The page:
[concurrency-interest] tools for parallel performance debugging

Peter Veentjer alarmnummer at gmail.com
Mon Sep 12 12:39:02 EDT 2011


You might have a look at Intel VTune 9.0. It is able to do performance
analysis on a very low level (based on cpu feedback) on machine
instructions, and it also is able to connect this information back to
bytecode/java-code.

So you can exactly see in your Java application what is happening on a very
low level.

Unfortunately Intel VTune XE doesn't have support anymore for Java.

And interpreting the information is a expertise in itself.

And.. you need an Intel (and not even all cpu's) box for it too work.
Getting it installed also can be very challenging.


On Fri, Sep 2, 2011 at 8:55 AM, Mohan Radhakrishnan <mohanr at fss.co.in>wrote:

> Hi,
>      I found this link http://hpctoolkit.org/ from some older references
> in this forum.
>
>
> Thanks,
> Mohan
>
> -----Original Message-----
> From: concurrency-interest-bounces at cs.oswego.edu [mailto:
> concurrency-interest-bounces at cs.oswego.edu] On Behalf Of Danny Dig
> Sent: Tuesday, August 30, 2011 12:28 AM
> To: Concurrency; Nathan Reynolds
> Subject: Re: [concurrency-interest] tools for parallel performance
> debugging
>
> Thanks Nathan. These tools are all good suggestions. I am curious what
> other tools do people on this mailing list use for parallel
> programming in Java.
>
> best,
> Danny
>
>
> On Thu, Aug 25, 2011 at 11:01 AM, Nathan Reynolds
> <nathan.reynolds at oracle.com> wrote:
> > For identifying threading correctness issues, I recommend using Java Path
> > Finder (http://babelfish.arc.nasa.gov/trac/jpf).  It executes every
> possible
> > thread scheduling combination.  It does so by trying one thread
> scheduling
> > combination and then back tracking (i.e. revert the state of the program)
> to
> > simulate other combinations.  If there is a data race or deadlock, it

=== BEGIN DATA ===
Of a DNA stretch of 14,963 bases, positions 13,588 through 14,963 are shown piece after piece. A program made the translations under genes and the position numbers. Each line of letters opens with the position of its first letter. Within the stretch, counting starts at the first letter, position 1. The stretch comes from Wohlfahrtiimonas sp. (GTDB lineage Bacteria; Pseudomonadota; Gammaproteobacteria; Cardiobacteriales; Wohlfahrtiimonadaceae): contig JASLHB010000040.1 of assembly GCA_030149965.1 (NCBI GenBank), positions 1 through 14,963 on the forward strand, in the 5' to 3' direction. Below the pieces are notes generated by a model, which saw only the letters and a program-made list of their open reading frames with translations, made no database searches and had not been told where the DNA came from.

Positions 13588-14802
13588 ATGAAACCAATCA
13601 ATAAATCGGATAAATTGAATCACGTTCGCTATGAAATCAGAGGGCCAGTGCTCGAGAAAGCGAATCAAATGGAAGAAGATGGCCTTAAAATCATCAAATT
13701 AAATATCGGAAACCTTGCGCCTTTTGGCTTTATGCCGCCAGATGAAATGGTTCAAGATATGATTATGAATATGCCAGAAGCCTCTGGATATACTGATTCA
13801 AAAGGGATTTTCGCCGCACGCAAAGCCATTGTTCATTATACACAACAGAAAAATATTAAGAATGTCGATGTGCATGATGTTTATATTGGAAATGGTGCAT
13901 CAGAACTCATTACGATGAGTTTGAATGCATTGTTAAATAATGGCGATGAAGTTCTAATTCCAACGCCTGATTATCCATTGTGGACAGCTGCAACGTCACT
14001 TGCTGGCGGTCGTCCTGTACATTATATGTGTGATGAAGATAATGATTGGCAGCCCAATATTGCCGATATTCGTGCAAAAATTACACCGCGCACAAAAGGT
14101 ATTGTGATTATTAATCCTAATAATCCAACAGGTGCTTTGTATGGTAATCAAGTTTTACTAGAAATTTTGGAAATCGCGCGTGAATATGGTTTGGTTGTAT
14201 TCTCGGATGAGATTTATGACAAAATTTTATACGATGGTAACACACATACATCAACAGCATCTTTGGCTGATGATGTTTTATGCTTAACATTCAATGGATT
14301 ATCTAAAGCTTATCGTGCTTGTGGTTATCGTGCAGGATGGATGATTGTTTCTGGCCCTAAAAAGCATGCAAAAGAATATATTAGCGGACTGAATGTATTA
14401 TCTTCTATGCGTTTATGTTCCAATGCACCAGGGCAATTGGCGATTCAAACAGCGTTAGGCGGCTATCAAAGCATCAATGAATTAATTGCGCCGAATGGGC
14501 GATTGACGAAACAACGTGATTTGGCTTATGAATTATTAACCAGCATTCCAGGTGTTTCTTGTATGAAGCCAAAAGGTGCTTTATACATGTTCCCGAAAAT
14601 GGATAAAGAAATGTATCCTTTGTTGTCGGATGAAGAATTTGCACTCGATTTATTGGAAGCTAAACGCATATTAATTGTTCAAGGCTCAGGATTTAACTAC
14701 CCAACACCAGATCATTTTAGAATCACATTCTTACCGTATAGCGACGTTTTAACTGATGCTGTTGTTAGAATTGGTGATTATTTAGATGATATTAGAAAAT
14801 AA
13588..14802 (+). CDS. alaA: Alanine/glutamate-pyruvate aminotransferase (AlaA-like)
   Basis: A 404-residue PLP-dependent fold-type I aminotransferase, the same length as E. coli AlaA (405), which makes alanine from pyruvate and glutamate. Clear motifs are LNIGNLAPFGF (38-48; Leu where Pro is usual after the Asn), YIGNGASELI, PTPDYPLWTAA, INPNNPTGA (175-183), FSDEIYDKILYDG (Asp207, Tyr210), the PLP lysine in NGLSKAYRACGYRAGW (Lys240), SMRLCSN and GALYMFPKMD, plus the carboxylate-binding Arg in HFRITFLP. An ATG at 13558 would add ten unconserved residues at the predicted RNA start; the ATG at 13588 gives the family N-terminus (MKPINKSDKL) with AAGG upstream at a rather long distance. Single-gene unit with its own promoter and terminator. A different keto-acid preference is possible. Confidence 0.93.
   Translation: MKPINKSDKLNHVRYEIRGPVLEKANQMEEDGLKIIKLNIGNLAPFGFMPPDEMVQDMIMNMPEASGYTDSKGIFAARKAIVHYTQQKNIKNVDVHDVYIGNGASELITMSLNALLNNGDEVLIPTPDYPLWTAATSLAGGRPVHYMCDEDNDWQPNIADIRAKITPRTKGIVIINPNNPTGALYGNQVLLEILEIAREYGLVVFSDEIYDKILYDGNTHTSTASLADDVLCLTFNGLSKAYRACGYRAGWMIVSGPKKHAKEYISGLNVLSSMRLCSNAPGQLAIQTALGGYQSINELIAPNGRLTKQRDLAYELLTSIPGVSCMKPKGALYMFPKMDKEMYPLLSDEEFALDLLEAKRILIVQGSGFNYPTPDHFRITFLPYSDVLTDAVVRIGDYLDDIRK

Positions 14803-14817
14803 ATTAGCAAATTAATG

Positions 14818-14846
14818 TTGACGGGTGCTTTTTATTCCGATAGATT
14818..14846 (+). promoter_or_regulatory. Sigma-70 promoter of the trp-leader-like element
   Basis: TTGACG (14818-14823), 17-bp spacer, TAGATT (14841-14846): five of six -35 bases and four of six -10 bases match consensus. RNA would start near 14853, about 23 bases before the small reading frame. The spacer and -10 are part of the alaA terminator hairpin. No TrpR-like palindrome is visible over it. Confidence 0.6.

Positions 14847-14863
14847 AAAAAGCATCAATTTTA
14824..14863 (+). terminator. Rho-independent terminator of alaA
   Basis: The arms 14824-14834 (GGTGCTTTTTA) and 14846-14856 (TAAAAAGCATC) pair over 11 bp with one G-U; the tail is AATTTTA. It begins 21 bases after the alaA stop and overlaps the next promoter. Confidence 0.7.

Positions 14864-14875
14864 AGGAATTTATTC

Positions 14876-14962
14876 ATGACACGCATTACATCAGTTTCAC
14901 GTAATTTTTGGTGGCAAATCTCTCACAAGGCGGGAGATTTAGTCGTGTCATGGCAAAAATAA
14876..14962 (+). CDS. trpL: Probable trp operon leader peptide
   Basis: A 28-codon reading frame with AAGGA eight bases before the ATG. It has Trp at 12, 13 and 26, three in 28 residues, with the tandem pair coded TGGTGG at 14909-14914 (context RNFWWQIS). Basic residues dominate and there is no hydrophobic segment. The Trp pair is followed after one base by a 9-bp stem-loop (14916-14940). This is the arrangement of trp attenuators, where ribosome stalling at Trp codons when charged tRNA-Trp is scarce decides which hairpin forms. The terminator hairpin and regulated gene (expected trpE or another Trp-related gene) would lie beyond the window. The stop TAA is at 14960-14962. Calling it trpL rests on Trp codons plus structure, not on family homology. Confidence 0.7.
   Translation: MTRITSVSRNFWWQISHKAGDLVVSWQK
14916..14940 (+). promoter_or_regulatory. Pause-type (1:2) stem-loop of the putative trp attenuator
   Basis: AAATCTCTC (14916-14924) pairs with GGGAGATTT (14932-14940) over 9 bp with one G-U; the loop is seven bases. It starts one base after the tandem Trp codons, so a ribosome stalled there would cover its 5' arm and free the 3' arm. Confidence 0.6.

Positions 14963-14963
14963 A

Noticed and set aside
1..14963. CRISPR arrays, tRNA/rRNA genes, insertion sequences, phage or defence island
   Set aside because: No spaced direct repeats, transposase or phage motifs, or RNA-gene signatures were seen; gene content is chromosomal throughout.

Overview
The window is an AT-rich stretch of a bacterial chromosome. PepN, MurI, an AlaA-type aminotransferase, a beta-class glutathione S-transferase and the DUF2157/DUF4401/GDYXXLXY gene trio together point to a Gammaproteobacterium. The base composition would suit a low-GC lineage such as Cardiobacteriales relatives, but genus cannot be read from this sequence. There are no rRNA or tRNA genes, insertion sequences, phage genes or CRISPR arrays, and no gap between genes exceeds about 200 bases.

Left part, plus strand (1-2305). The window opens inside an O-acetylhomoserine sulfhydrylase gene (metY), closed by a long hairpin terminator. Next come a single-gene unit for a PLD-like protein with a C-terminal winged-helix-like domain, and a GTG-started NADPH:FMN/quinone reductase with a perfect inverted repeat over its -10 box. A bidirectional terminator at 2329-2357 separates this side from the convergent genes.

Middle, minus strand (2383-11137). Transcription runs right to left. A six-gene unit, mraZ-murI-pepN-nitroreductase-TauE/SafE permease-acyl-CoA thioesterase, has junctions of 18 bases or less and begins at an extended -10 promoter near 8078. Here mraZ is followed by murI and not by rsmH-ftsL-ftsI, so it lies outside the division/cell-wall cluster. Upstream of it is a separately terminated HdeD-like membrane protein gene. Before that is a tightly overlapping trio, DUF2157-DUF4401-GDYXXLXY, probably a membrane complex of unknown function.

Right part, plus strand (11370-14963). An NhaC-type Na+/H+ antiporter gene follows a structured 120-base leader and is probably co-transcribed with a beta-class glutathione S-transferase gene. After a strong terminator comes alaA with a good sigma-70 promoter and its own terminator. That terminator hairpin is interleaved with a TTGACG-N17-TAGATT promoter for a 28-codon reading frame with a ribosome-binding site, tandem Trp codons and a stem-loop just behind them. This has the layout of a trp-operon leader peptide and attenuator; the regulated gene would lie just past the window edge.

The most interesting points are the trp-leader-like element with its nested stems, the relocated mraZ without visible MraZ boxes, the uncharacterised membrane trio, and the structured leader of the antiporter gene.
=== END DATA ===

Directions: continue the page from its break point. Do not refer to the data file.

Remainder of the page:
> will
> > find it and report it.  It doesn't just tell you that a data race or
> > deadlock exists but the steps that got to that state.  Because of the
> number
> > of combinations, it is best to run it on a small piece of the overall
> > program.
> >
> > As for synchronization contention, there are several tools available.
> > Looking through a dump of call stacks and seeing where the most threads
> are
> > blocked works for cases where the lock is dropping the throughput by 10%
> or
> > more.  The call stacks are easy to obtain but can be time consuming to
> sift
> > through.  JRockit's Mission Control can tell you exactly which locks are
> > most contended and give you the call stacks of where that lock is used.
>  I
> > am pretty sure most of the profilers can tell you which locks are most
> > contended, but since JRockit's Mission Control is free for me I haven't
> > looked at the profilers for a while.  I thought that JConsole or some
> tool
> > in the JDK could tell you the most contended lock... but I am really not
> > sure of that.
> >
> > As for false sharing, this is something that only the processor can tell
> > you.  For Intel, I *think* VTune can tell you about false sharing.  I
> know
> > that VTune can deal with Java optimized code.
> >
> > Nathan Reynolds | Consulting Member of Technical Staff | 602.333.9091
> > Oracle PSR Engineering | Server Technology
> > On 8/24/2011 8:07 PM, Danny Dig wrote:
> >
> > This community has been providing some great library features for
> > taming parallelism in Java.
> >
> > When it comes to tools for parallel performance debugging, it looks to
> > me that Java is trailing behind C++/Intel's ParallelStudio, or
> > C#/Microsoft's Visual Studio. When working with Java programs, what
> > are the tools that you recommend for:
> > - identifying threading correctness issues (e.g., data-races, deadlocks),
> > - identifying performance issues (load imbalance, synchronization
> > contention, false sharing)
> >
> > best,
> > Danny
> >
> >
>
>
>
> --
> Danny Dig
> Visiting Research Assistant Professor at UIUC
>
> http://netfiles.uiuc.edu/dig/www
>
> Motto: "Success is not for the chosen few but for the few who choose"
>
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